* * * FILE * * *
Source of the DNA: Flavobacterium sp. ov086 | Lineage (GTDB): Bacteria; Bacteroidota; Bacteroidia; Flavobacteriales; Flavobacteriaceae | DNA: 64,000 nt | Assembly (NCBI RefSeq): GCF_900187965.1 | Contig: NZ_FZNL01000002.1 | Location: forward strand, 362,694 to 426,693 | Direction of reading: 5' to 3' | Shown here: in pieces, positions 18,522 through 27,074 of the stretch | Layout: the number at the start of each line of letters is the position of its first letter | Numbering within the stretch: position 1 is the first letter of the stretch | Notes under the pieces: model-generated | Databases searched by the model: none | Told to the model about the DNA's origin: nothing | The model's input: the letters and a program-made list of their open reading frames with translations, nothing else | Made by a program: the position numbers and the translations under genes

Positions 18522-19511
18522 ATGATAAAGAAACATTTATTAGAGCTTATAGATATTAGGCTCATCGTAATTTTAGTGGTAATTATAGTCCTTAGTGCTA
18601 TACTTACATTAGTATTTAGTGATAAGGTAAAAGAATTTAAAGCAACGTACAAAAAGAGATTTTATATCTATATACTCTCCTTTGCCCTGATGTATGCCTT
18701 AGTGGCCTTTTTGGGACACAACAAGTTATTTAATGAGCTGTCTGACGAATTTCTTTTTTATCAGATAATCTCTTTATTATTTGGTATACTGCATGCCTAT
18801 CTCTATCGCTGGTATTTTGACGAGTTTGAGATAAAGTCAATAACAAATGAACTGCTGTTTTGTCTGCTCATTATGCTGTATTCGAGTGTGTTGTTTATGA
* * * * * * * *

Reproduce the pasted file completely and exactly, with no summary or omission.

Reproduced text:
Source of the DNA: Flavobacterium sp. ov086 | Lineage (GTDB): Bacteria; Bacteroidota; Bacteroidia; Flavobacteriales; Flavobacteriaceae | DNA: 64,000 nt | Assembly (NCBI RefSeq): GCF_900187965.1 | Contig: NZ_FZNL01000002.1 | Location: forward strand, 362,694 to 426,693 | Direction of reading: 5' to 3' | Shown here: in pieces, positions 18,522 through 27,074 of the stretch | Layout: the number at the start of each line of letters is the position of its first letter | Numbering within the stretch: position 1 is the first letter of the stretch | Notes under the pieces: model-generated | Databases searched by the model: none | Told to the model about the DNA's origin: nothing | The model's input: the letters and a program-made list of their open reading frames with translations, nothing else | Made by a program: the position numbers and the translations under genes

Positions 18522-19511
18522 ATGATAAAGAAACATTTATTAGAGCTTATAGATATTAGGCTCATCGTAATTTTAGTGGTAATTATAGTCCTTAGTGCTA
18601 TACTTACATTAGTATTTAGTGATAAGGTAAAAGAATTTAAAGCAACGTACAAAAAGAGATTTTATATCTATATACTCTCCTTTGCCCTGATGTATGCCTT
18701 AGTGGCCTTTTTGGGACACAACAAGTTATTTAATGAGCTGTCTGACGAATTTCTTTTTTATCAGATAATCTCTTTATTATTTGGTATACTGCATGCCTAT
18801 CTCTATCGCTGGTATTTTGACGAGTTTGAGATAAAGTCAATAACAAATGAACTGCTGTTTTGTCTGCTCATTATGCTGTATTCGAGTGTGTTGTTTATGA